Daisy was speechless with horror and rage. She held its gaze, but did not speak.
It did not seem perturbed by her silence, running a finger over the chest of drawers as if to check for dust. Daisy caught herself wishing she’d vacuumed. A pink bra hung half out of the top drawer.
It smiled, soft face twisting. ~ Back at ya. That skirt’s charming. You’re all dressed up. Good on you.
Her eyes widened, but she swallowed her fury. “Will you be gracing me with your presence for long?”
It laughed. ~ Hard to know. Out of my hands really.
She sighed. “Well, we have a maximum stay of two weeks, we take cash or credit, the WiFi details are on the modem…”
~ Still masking your feelings with humour I see, it breathed. ~ Well done. By all means keep up the brave face. How’s tricks, Daisy?
“Just peachy, thanks,” she bit back.
Its eyes drifted to her phone, clamped tightly in her hand, and it smirked. ~ Missing someone?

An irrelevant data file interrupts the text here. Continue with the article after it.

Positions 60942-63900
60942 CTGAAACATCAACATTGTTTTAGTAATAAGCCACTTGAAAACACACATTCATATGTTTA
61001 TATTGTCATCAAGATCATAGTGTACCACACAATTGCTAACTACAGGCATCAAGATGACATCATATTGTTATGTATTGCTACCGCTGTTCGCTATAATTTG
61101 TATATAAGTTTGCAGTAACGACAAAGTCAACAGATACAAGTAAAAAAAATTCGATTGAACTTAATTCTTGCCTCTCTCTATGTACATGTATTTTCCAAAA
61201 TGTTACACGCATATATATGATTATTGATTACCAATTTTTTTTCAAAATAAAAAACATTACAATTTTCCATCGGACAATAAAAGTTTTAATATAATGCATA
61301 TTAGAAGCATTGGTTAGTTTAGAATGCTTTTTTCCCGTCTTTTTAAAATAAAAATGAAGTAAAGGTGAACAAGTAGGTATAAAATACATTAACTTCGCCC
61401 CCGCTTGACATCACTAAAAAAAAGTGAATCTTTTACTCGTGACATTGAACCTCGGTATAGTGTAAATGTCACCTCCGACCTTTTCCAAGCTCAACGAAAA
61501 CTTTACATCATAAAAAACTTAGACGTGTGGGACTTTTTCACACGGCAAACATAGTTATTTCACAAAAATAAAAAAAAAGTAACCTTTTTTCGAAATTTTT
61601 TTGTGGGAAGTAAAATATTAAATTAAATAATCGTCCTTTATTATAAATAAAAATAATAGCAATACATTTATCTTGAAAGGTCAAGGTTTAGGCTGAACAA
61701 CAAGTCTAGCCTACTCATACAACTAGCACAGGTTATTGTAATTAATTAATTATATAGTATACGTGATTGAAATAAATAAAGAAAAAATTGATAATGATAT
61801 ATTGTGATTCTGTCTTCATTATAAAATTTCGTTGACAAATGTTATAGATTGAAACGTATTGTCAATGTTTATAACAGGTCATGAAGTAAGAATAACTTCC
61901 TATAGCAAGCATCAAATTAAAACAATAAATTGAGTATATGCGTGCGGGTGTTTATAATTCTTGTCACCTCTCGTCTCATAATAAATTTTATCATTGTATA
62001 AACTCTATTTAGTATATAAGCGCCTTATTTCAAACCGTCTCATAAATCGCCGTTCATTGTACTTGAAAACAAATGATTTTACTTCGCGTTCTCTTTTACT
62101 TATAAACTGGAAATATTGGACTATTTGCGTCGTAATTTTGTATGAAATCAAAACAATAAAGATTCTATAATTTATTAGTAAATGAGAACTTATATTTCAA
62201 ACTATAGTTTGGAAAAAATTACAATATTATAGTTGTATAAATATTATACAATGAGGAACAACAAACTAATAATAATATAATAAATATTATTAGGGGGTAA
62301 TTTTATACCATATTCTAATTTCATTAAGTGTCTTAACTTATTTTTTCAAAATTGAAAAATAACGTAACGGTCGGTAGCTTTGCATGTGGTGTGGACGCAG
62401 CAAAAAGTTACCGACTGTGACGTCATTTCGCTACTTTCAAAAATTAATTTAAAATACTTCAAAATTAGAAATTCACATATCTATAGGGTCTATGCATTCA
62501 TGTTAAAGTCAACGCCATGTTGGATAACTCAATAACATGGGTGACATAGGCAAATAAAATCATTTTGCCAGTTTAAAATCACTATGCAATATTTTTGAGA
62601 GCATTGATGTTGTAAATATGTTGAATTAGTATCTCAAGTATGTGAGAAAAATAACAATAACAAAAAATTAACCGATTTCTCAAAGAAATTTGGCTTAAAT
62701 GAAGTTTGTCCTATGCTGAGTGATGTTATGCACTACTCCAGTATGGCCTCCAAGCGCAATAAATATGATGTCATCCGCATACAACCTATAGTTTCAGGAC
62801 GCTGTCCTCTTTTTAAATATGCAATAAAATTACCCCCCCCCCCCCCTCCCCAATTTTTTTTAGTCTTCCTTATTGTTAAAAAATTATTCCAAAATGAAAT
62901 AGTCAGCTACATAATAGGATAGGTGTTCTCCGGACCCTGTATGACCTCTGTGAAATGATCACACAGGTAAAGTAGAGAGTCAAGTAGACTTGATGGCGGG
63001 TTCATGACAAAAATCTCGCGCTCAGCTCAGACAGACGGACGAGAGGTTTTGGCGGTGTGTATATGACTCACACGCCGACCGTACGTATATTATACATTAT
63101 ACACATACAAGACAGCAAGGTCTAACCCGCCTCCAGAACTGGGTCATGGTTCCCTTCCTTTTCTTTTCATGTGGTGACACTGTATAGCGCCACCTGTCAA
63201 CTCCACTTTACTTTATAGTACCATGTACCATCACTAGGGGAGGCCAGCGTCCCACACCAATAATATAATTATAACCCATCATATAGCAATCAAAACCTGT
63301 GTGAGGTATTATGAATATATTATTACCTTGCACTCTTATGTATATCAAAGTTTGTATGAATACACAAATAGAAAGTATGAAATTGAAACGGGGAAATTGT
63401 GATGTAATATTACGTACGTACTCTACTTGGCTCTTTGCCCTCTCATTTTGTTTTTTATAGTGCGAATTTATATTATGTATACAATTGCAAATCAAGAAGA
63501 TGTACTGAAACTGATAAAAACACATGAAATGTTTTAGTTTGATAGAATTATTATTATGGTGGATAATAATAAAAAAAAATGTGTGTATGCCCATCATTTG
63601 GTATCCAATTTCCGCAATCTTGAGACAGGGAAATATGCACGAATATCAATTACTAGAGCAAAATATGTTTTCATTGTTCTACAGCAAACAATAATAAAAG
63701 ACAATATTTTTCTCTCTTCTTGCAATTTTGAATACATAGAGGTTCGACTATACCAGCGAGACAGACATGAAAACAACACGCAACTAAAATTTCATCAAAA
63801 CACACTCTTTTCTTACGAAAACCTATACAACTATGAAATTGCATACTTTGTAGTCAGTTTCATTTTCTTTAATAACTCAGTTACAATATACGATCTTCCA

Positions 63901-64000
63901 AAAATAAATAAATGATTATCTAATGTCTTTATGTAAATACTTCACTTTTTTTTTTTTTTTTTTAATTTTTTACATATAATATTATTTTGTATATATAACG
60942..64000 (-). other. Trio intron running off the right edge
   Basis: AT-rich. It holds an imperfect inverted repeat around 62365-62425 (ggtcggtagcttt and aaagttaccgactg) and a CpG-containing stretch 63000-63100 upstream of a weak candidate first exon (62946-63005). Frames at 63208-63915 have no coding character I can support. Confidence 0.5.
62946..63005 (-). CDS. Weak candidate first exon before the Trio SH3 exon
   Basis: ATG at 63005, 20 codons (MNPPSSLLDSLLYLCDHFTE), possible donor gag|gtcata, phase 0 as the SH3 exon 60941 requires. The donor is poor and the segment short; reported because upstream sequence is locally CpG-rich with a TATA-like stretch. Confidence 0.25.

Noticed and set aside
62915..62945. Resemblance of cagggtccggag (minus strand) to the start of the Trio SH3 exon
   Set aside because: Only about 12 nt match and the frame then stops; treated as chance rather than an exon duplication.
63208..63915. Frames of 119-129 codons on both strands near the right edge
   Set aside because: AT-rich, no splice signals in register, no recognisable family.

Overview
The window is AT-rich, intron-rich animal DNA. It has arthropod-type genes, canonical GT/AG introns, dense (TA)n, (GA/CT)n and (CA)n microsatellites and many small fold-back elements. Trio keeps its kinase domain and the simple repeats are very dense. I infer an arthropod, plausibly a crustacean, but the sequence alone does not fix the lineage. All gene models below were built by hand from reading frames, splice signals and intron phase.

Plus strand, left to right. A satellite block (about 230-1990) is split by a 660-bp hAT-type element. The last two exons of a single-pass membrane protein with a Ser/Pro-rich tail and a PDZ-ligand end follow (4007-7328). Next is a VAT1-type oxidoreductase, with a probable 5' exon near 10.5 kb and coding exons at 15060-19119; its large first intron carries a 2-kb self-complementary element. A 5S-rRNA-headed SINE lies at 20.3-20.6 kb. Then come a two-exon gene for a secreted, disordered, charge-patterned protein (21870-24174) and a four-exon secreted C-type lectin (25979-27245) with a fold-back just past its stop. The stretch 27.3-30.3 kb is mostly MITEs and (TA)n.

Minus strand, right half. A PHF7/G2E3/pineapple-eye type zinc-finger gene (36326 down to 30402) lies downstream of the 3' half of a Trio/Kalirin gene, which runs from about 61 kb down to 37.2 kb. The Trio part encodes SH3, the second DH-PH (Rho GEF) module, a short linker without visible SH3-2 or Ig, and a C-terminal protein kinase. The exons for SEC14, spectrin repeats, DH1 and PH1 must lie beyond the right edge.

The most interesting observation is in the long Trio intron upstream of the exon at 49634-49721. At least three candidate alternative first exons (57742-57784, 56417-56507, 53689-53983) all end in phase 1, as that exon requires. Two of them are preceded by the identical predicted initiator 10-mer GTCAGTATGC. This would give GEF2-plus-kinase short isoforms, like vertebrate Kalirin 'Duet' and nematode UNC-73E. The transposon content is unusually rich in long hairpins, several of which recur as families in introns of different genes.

Daisy swallowed a scream of anger and glared pointedly instead. After a few awkward seconds the creature shrugged and wandered off into the shadows of the wardrobe.
Over the weekend its visits became more lingering, and her self-control ebbed. On Sunday night she lost her temper and trapped it in a box and took it down in the lift and flung it onto the street outside.
But after ten minutes or so, she heard the lift doors open again and the room darkened almost imperceptibly, and she knew it had returned.
The following week saw it moving freely through Daisy’s apartment, wandering aimlessly through her office, and trailing behind her at the supermarket. It even showed up to a midweek planning session at her boss’s house, and she could see it snaffling marshmallow bites from the kitchen table while they were brainstorming strategy.
Daisy made an effort to fill her days with good things. Work was a constant inconvenience, but she jogged in the botanical gardens at lunch, or drank milkshake with friends, and the power of the creature lessened slightly. Action is the antidote to despair, she told herself.
The sand was crowded with groups of tattooed, well-built men throwing frisbees or drinking beer; young people on work-holiday visas peeled out of their cafe uniforms and ran straight into the chilly sea. With a month to go till Christmas, summer had come early to Wellington, and the entire city had turned into sun-worshippers overnight.